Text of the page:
Bikers’ murder trial hears ominous wiretapped calls

Bikers’ murder trial hears ominous wiretapped calls

LONDON, Ont. – Threats over outstanding debts, ominous hints about a predicament, and idle chatter concerning prescription drugs and fast food were intercepted by police in the days and hours before eight bodies were found in rural southwestern Ontario, court heard Tuesday.

The jury at the trial of six men charged in Ontario’s largest ever mass slaying — the alleged first-degree murders of eight people connected to the Bandidos outlaw motorcycle club — heard from wiretap evidence spanning 28 phone calls.

The intercepts, dubbed “the victims’ trip to the farm for a meeting” by the Crown, document a sequence that began days before April 8, 2006, when police found the bodies stuffed in four vehicles in a farmer’s field near Shedden, Ont.

The Crown alleges the victims were lured to Wayne Kellestine’s farm before they died.

None of the six accused — including Kellestine — had their lines tapped, but two of the victims did, as did others associated with the Bandidos.

Caught numerous times on tape was victim Paul Sinopoli, who complains in several calls of stomach pain and tries to talk his way out of going to “church.”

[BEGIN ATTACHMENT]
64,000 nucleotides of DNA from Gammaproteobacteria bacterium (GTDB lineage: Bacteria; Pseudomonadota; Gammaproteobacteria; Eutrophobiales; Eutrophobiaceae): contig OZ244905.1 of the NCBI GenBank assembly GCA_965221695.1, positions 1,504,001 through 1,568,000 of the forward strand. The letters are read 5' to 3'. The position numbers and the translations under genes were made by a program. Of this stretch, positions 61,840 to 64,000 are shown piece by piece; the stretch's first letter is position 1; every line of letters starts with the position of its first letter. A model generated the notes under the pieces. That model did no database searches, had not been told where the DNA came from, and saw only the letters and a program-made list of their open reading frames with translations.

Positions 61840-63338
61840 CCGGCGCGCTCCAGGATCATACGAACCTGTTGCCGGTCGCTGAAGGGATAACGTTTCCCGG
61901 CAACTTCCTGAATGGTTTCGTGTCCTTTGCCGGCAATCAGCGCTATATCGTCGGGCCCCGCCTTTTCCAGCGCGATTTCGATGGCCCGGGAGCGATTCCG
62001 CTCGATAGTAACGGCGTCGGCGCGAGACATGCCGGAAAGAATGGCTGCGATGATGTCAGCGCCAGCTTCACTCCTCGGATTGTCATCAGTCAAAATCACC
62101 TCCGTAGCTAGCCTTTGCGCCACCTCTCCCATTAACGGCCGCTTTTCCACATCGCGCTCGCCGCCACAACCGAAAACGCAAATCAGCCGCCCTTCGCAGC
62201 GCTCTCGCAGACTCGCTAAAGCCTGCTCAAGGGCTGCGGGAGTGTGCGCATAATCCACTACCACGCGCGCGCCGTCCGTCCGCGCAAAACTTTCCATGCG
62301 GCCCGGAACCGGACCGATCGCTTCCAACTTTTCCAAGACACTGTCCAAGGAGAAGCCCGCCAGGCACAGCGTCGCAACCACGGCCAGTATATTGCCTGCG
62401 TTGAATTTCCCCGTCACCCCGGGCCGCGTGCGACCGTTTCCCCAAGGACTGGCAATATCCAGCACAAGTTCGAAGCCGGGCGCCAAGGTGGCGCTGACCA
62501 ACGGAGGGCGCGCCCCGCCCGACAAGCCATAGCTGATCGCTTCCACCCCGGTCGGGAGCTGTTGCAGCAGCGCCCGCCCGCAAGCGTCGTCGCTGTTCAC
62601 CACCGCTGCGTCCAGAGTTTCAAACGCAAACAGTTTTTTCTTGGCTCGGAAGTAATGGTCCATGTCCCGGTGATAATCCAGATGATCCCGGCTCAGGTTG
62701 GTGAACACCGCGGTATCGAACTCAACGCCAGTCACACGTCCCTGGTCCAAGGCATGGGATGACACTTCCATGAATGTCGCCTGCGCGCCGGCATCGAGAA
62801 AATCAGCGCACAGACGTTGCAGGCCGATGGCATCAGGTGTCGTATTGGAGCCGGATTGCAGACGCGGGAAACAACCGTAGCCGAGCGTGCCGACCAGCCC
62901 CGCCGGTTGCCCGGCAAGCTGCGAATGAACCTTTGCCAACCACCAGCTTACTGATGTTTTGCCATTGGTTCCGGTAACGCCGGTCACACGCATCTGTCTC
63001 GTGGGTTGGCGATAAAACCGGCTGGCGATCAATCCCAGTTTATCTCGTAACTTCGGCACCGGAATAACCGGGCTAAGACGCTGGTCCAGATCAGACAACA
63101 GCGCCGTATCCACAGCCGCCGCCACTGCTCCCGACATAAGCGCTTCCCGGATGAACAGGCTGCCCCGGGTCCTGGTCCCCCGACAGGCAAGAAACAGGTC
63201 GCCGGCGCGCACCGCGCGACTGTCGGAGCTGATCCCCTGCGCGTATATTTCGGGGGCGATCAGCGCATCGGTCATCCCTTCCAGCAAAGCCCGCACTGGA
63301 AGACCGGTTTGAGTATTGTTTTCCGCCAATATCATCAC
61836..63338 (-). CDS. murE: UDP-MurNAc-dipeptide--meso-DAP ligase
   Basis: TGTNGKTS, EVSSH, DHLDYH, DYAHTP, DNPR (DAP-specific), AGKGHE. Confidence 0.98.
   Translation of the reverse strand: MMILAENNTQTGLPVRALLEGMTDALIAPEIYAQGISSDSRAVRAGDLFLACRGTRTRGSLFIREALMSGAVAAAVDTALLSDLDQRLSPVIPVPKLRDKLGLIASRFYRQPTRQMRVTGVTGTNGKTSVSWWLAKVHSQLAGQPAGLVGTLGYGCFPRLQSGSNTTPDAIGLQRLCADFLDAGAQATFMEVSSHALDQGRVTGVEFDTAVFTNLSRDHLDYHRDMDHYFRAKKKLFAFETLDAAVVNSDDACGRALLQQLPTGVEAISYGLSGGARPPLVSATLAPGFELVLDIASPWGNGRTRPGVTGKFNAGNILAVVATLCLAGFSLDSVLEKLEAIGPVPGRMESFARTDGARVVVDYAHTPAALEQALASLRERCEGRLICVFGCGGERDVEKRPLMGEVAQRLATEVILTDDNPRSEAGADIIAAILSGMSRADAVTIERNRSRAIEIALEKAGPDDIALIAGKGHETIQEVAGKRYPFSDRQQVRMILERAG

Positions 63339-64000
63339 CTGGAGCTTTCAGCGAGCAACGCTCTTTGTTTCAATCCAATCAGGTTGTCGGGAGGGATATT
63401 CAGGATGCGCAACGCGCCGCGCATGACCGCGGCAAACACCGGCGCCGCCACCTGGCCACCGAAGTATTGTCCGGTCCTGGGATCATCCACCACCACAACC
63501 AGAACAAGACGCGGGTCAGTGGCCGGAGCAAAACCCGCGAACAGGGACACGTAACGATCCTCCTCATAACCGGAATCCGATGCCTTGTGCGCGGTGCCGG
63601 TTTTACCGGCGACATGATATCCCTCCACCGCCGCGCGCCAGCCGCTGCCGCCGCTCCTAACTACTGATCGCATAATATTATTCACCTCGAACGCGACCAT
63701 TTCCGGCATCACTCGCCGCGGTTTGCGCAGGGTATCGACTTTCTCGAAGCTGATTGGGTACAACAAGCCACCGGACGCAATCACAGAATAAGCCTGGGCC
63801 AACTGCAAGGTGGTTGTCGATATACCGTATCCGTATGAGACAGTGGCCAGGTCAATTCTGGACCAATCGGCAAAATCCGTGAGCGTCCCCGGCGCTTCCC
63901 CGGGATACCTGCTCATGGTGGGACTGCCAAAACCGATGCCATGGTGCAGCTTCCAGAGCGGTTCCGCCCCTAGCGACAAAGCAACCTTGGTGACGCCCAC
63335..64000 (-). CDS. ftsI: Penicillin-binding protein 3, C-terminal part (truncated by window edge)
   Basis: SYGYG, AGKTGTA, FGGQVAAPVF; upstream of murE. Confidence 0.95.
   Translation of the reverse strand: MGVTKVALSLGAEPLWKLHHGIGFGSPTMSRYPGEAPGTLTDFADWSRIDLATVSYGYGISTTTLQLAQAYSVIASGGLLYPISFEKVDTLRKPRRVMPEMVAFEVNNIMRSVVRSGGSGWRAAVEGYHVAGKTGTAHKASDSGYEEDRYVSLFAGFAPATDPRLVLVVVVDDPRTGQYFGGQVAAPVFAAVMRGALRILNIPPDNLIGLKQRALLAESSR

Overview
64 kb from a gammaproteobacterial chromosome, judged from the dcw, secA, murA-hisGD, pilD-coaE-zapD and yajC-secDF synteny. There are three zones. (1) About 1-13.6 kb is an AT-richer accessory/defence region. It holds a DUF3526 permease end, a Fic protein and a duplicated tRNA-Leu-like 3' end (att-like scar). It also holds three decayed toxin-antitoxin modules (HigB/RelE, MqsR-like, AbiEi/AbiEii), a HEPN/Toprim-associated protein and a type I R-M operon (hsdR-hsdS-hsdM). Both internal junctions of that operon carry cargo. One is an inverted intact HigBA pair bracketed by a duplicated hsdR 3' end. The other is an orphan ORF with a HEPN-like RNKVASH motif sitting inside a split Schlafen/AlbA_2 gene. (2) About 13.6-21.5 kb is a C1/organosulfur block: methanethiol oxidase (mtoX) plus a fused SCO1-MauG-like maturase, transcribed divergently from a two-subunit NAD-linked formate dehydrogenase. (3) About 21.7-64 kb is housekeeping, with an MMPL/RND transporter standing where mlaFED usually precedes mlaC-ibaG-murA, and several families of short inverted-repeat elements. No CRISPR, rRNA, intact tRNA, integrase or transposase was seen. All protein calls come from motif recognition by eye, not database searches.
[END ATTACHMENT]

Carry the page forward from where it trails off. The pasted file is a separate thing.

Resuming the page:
“We just call it that because we meet once a week,” he says of the farm in one of the intercepted calls.

When Sinopoli told fellow victim Jamie Flanz that he planned to stay home on April 7, 2006 the response was a long silence.

Flanz finally let out a troubled, “ooohh,” and suggested that maybe Sinopoli should go out and also see a Tragically Hip cover band that was playing that night.

But Sinopoli insisted he couldn’t go.

“I can’t move, bro,” he said.

He also asked Flanz to feel out the anger of another victim, John (Boxer) Muscedere, who was apparently tiring of his complaints.

In less than two hours, Sinopoli would receive a call telling him that Muscedere was “freaking out” and that his attendance at the farm was mandatory.

“You’re on your last legs here, almost out the door,” said Frank (Bam Bam) Salerno, who also warned Sinopoli to bring money he owed to the meeting.

“Don’t come crying to me after, I’m telling you bro,” said Salerno, who would soon be dead in the alleged slaughter as well.

In another call to a woman only identified as Stephanie, Sinopoli tells of his need to go the farm and a meeting she will soon have.

“These people aren’t going to beat me up are they?” she says said with a nervous laugh.

He assured her they wouldn’t.

The wiretaps end with a call around 10:18 p.m. as Flanz arrives at his destination and the meeting is presumably about to begin.

The explosive evidence came as a result of another investigation into the December 2005 death of drug dealer Shawn Douse, which resulted in penitentiary terms for four men connected to the Bandidos.

Police sought taps on the phones of 14 primary and 15 secondary targets for that investigation, but ended up catching clues about the eight murders, which the Crown has characterized as an internal cleansing of the Bandidos.

The jury was back in court Tuesday after a week off, and Justice Thomas Heeney gave jurors further instructions based on the Crown’s opening statement.

Heeney reminded the jury that the opening was not evidence and only a set of allegations.

He also said the jury should come to its decision without prejudice or sympathy for any of the accused.